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"So how do you become a record producer?" During the course of his career, David Foster has been asked that question time and time again, and while his answer might change, depending on the situation, the thought bubble over his head is always the same: "If you have to ask how to become a record producer, you'll never be one."
Expounding on this sentiment, the Canadian-born multiple Grammy winner and Oscar nominee explains that, while his own career path took a series of twists and turns, he was always set on being a musician. "How or in what capacity, I wasn’t quite sure," he says. "But music was the goal that I chased."
In his teens, Foster dreamed of leaving Vancouver Island to play piano in nightclubs. He joined a series of bands, one of which, Skylark, scored a Top 10 hit in 1973 with the song Wildflower. The group had moved to LA to be in the center of the music business, but when they couldn't duplicate Wildflower's success, they broke up and moved back to Canada – all except for Foster, whose skills as a keyboard player were being called upon by the city's hottest producers. "It was exciting being in the room with all of the musicians," he says. "But a lot of the time, I would be looking through the studio glass at the producers and thinking, 'I can do what they do.'"
Foster studied the greats and took mental notes, but he says that some of his biggest lessons – and opportunities – came from working with the not-so-greats. "The bad producers were these 'hang guys' who didn't have any real talent," he notes. "They’d look to me and say, ‘Hey, why don’t you come up with an intro?’ The bad producers would ask me for my opinions, which I was more than happy to offer. If the guy making the record was weak, I would always try to grab control."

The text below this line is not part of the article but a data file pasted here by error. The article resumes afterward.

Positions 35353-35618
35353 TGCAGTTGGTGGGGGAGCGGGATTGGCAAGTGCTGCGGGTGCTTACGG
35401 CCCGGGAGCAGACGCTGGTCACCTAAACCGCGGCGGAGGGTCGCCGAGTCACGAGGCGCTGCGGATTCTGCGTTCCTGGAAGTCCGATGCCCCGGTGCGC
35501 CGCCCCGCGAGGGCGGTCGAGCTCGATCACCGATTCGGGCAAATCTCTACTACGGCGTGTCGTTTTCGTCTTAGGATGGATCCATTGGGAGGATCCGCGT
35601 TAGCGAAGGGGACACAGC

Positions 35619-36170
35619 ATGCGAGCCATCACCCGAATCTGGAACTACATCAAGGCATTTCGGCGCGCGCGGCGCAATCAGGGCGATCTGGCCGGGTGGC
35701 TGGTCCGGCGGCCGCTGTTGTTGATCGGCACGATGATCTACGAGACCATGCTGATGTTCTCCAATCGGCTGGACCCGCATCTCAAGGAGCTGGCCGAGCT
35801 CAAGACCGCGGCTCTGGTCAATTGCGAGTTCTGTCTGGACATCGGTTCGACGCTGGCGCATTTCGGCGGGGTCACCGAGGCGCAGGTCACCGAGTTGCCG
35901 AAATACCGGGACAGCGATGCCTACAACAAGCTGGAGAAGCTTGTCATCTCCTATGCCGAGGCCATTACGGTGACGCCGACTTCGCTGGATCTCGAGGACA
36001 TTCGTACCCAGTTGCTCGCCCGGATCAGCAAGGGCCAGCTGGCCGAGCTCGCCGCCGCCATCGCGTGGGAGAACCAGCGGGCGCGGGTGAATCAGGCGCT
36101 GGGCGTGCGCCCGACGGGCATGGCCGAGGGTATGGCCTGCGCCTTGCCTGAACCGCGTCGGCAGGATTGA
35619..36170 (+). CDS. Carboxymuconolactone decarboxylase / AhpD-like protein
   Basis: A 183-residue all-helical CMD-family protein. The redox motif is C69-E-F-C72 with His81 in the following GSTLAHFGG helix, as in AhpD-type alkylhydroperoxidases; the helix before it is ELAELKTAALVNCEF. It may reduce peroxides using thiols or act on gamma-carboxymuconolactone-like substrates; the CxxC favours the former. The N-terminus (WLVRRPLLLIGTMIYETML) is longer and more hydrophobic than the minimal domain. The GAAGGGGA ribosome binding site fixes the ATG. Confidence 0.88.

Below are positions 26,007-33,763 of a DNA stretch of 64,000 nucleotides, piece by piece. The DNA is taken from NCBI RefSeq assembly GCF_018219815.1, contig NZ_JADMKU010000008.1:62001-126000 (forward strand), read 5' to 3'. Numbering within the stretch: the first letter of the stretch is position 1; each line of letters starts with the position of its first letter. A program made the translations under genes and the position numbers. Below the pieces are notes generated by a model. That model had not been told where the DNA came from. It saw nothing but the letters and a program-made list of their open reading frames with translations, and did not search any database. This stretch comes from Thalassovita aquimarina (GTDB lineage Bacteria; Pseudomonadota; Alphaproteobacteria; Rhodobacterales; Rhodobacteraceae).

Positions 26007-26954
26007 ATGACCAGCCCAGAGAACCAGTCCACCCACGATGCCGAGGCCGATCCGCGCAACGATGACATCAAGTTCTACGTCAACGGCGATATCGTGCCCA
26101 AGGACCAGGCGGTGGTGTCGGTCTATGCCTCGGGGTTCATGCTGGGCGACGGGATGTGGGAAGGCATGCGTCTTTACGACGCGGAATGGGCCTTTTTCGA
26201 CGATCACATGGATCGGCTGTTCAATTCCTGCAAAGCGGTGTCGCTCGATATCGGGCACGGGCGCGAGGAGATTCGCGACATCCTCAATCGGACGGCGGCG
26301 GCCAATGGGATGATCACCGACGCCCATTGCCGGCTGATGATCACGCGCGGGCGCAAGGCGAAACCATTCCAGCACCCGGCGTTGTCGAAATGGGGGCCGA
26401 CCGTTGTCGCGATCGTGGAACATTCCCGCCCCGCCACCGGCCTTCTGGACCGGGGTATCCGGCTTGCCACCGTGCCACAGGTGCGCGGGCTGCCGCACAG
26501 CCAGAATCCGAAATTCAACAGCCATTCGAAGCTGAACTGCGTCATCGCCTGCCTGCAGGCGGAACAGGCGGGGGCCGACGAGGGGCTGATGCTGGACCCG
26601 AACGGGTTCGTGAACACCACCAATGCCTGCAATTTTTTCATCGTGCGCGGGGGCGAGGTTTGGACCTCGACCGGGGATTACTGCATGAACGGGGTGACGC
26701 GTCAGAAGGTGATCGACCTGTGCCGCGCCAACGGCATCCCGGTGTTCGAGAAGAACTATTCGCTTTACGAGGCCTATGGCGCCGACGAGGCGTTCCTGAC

And grab control he did. Foster produced the eponymous debut of his own band, Attitudes, and it wasn't long before he was manning the board for other artists. The hits started coming – for The Tubes, Chicago, Kenny Rogers, John Parr, Whitney Houston and a staggering amount of others – with Foster's name appearing on albums that have sold, collectively, in the hundreds of millions. Over the years, his multi-platinum ears would become especially attuned to new and developing artists who would go on to become household names, such as Celine Dion, The Coors, Michael Bublé and Josh Groban.
Foster admits that his criteria for producing an artist can be "a bit of a bouncing ball," but above all else, he looks for superlative vocals. "There’s plenty of people who can sing OK that make terrific records, and I love them from afar," he says. "But when I make a record, I need great voices. That’s always my mandate."
His track record would suggest a man who is seldom wrong, but Foster happily rattles off some of his more notable bad calls: "I told Celine Dion not to record that Titanic song. That's about as big as you can get. Flashdance? I thought, 'Welder by day, disco dancer by night – who wants to see that?'" He also passed on producing Janet Jacket's first album and told Richard Marx to stick with the songwriting but leave the singing to the pros.
"But I told Whitney Houston that she had to record I Will Always Love You for The Bodyguard," he says pointedly. "It probably sounds funny, but I’m actually proud of my failures – they enable me to enjoy my successes. And I’ve been right probably as many times that I’ve been wrong, so I can’t complain.”
On the following pages, Foster, who, in addition to maintaining a busy production career also serves as Chairman of Universal's Verve Music Group, looks back at 16 career-defining records he's had a hand in. Goodness knows there will be more to come.